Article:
Benny Morris' analysis confronts him with a clear choice between his nation and his humanity, and he has chosen his nation. I find that unconscionable. There are other analyses of Israel's circumstances that do not force such a choice, but Morris' puts it in as simple terms as I have ever seen. His claim that "[r]evenge plays a central part in the Arab tribal culture" without ever talking about how many Israeli reprisals are rationalised as "an eye for an eye", going on to make "Palestinian society" an actor in this conflict in order to justify expulsion, and painting Arabs as barbarians who must be kept at bay is just small potatoes for someone who has put his decency below his state.

Posted 2004/01/13 14:03 (Tue) | TrackBack
Comments

I love Brad's site and I like Brad, but he's exasperating about the failures of globalization, which he seems to acknowledge without in any way moderating his attacks on "anti-globalists" -- he recently accused someone of wanting third world people to starve.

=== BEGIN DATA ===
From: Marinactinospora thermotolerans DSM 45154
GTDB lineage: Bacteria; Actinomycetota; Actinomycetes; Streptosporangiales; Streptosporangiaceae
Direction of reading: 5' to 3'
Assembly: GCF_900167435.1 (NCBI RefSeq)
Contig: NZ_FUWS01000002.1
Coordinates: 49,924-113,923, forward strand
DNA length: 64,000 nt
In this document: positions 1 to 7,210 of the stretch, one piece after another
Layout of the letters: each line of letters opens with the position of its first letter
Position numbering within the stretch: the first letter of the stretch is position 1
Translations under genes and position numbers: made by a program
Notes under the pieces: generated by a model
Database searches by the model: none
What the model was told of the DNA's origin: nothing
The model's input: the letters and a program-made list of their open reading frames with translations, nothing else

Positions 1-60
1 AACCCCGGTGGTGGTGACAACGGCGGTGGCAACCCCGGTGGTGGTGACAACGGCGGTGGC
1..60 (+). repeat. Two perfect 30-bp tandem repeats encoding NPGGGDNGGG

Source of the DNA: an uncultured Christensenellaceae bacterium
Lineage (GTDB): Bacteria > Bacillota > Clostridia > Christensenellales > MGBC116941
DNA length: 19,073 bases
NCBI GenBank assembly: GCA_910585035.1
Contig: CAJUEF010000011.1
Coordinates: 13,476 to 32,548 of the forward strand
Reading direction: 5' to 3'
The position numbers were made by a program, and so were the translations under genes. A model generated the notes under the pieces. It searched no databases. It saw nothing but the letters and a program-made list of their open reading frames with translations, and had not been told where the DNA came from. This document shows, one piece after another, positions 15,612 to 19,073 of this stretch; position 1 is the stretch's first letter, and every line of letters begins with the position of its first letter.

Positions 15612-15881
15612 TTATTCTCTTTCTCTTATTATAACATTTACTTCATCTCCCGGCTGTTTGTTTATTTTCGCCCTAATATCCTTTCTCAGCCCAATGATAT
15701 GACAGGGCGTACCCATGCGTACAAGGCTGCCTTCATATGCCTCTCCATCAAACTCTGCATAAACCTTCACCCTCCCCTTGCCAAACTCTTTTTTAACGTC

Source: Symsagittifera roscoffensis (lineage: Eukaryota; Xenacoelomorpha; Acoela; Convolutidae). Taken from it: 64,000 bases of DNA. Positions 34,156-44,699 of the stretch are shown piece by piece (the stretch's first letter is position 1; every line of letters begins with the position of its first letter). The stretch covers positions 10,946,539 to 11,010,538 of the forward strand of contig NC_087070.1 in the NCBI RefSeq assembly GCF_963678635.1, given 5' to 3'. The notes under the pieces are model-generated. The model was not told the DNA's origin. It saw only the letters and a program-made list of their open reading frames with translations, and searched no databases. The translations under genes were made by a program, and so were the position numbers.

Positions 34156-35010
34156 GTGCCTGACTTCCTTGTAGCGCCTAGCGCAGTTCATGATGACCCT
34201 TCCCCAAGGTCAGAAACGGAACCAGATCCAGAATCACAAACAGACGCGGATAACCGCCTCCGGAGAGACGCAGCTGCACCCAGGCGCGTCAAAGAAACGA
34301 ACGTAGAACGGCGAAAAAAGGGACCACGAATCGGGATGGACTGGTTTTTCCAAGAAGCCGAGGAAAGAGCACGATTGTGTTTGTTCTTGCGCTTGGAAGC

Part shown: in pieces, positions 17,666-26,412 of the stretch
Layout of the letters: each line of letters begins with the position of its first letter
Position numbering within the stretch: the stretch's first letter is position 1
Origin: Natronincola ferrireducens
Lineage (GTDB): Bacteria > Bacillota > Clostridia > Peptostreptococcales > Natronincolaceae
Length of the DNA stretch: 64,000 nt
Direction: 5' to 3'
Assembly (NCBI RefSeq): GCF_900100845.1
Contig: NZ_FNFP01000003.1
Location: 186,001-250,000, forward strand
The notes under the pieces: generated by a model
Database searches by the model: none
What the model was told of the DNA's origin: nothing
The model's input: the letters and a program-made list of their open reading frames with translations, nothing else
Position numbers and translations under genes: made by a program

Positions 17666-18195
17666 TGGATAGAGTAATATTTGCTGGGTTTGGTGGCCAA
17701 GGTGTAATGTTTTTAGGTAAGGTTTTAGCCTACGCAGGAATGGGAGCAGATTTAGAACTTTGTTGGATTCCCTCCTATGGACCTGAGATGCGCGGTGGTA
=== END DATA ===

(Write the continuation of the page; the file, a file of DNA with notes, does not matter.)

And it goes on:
He's also evasive about the consequences for labor in general of a competitive world labor market. Bush's new immigration proposal basically gives us cross-border free labor movement with Mexico and Latin America. And yeah, it will be good for the Mexicans, but it's a race to the bottom.


P.S. Linguistics note: "Mexicans" in that sentence was the only correct word, but notice how often we feel impelled to correct it to "Latinos", "Hispanics", or "Chicanos".

I am not a nativist or an anti-immigration activist. But everyone working in the US should be protected by the same labor laws as everyone else.

Posted by: zizka at January 13, 2004 16:23